Cameroonian lawyers are on strike this week, protesting law enforcement agencies’ interference in their work and violations of defendants’ rights.
In a communique issued on August 31, the Cameroon Bar Council explained that the lawyers decided to stage the five-day strike because of what they describe as systematic denial of access to their clients in detention facilities across the country, including the State Defense Secretariat (SED) detention facility in Yaoundé. The lawyers are also protesting authorities’ alleged refusal to acknowledge or respond to their various written requests, the prolonged and unlawful detention of their clients, and the extraction of confessions under torture. The lawyers further claim in the letter that they are “continuously being threatened, arrested and detained” while trying to do their work.
Human Rights Watch has extensively documented the widespread use of incommunicado detention and torture at SED, as well other violations of due process rights. A military court recently handed down a life sentence to the leaders of a separatist group following a trial in which the defendants were not able to exercise their right to effectively defend themselves.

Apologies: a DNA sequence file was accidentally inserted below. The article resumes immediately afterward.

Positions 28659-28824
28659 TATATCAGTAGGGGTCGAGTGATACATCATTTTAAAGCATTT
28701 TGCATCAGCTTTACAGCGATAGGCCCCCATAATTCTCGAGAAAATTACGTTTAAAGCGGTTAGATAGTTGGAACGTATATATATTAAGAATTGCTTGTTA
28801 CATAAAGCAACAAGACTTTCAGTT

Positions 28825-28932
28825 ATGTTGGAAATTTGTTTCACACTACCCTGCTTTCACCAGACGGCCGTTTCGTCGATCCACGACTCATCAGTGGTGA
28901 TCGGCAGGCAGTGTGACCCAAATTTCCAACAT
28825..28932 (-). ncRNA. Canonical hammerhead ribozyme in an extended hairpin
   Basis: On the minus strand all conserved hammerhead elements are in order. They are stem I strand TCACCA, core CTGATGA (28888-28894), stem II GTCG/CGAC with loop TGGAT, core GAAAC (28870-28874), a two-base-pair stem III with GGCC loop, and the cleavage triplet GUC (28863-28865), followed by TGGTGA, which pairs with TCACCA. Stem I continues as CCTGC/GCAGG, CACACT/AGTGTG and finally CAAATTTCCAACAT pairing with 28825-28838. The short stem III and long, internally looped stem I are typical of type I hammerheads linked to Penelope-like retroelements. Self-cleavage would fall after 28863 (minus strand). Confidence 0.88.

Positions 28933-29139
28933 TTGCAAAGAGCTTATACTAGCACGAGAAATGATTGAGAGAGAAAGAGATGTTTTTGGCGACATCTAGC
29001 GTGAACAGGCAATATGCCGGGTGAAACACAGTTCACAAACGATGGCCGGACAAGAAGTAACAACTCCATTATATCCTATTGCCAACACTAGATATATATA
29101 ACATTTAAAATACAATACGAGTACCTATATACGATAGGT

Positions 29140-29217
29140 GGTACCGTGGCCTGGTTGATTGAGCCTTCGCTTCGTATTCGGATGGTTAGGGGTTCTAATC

The strike occurs about a month after inmates in Yaoundé’s Central Prison rioted in protest against abysmal living conditions and trial delays. Following the riot, Cameroonian authorities held over 100 detainees incommunicado for almost 2 weeks at SED. Many of them were tortured.
One lawyer told us, “This is our way to say no to the abuse and the denial of basic rights.”
Lawyers always have a critical role to play in protecting the rights of suspects in custody and defendants in court, and their role in protecting human rights is fundamental in the context of the current crackdown in Cameroon. They should be allowed to carry out their jobs safely, without undue interference, and freely access their clients in custody in order to protect their rights and prepare their defense. This strike should ring alarm bells over the lawyers’ inability to do so and the violations of detainees’ basic rights.